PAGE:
Social Cinema

1 August 2012 | 3:14 pm | Anthony Carew

There’s going to be a lot more aboriginal people in the audience; it’ll be good to see it in a cinema with a few more blackfellas

Wayne Blair has big dreams for his debut feature film, The Sapphires. Not of box office glory or awards-show trophies, but, he hopes, for social change. “I want to help change perceptions of Aboriginal people,” says the 41-year-old director, who makes the transition from television to film with the feature. “I want as many people to see it as possible so we can give the world a different angle on who we are. I want people in this country to see that Aboriginal people did participate in 1968.”

Ahhh, yes, 1968. That most depicted of years; the counter-cultural revolution, the civil rights struggle, and the war in Vietnam. Such staples of cinema that it's strange to imagine there'd be any kind of untold story to tell about such a year. But The Sapphires recounts a lost chapter —a veritable narrative curio— of Australian history that found an all-Aboriginal girl group performing for GIs in Vietnam.

It was a story that remained even untold for those who were there; actor Tony Briggs based the screenplay on the experiences of his mother who, through his youth, he was barely aware of. “He was in his mid-30s, and he'd never really heard the whole story,” Blair recounts. “But one night, his mum sat him down and told him the whole thing, all the details. And he thought 'Shit, I better write about this.'”

At first, the story of The Sapphires was turned into a stage play —and produced, in Melbourne, by the MTC— before being adapted to screen. The film is endlessly, relentlessly feel-good, with even its moments of drama and tragedy being in service of future emotional payoffs; which, I guess, makes it perfect Opening Night Film fodder. Thus, this week, it launches the Melbourne International Film Festival at a gala screening, followed by an after-party revue featuring the pic's star, Jessica Mauboy, performing.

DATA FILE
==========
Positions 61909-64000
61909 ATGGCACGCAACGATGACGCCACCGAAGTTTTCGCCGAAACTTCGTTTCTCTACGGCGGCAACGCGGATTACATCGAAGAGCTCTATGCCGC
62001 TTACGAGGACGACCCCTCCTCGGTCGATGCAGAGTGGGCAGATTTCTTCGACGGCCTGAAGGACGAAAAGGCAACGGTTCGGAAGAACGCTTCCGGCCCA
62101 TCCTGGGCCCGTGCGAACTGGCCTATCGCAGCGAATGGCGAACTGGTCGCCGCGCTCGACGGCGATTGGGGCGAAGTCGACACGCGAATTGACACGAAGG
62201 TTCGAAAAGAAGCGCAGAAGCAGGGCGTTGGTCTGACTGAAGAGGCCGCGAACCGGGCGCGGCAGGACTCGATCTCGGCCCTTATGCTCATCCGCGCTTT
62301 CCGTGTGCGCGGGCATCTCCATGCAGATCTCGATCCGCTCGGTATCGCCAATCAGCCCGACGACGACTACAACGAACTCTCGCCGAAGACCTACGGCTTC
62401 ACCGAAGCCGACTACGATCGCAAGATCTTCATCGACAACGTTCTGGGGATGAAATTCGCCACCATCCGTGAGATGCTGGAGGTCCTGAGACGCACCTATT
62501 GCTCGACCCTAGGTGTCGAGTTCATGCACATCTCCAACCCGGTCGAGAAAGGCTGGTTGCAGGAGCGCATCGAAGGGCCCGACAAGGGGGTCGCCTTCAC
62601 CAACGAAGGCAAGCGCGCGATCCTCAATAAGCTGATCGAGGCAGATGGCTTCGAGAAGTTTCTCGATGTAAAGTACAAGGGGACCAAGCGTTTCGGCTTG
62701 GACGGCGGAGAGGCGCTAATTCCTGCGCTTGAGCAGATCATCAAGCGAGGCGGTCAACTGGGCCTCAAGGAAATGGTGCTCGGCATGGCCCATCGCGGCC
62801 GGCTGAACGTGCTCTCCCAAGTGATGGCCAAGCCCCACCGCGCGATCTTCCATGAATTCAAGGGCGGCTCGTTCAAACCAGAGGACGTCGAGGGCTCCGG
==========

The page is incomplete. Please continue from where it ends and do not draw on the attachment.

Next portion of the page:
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“There's going to be a lot more aboriginal people in the audience; it'll be good to see it in a cinema with a few more blackfellas,” Blair says of the opening night — and that's very much the tenor of the conversation. He's not interested in swapping travel stories of filming on location in Vietnam (“in some ways I didn't even get to notice I was in Saigon; I was just too busy working”) nor hyping the impressive dramatic performance of Irish comedian Chris O'Dowd. Instead, talking to the media is a chance to redress the media itself.

“There's not that many opportunities that people get to depict Aboriginals in a way that's different to how we're portrayed by the Australian mass media, so it's important to give out a positive stereotype, rather than what you get in The Age or The Herald-Sun,” Blair says. “[When I was] growing up in this country, there were no Aboriginal people portrayed positively in the media at all. So, you always followed Michael Jackson or Prince or the West Indian cricket team; black people who were achieving in life.”

The Sapphires has already found criticism for allying Aboriginal struggles with the American civil rights movement; its use of stock footage of Martin Luther-King, for example, feeling like a way of making a picture marketable in America. But Blair retorts that this was how history played out. “The black civil rights movement in America was hugely influential for people in Melbourne and Sydney,” he says. “Because there was no Aboriginals in the Australian media, it meant so much; seeing that civil rights struggle was the spark that started the black pride movement in Australia, in Redfern in the 1970s.”

Of course, Blair doesn't see this as ancient history, either, the eternally-troubled racial climate in this country persisting. “A lot hasn't changed in Australia since 1968,” Blair says. “Social progression has been slow. It's still hard for Aboriginal people in Australia, and you could argue that their socio-economic status hasn't changed one bit in 40 years.”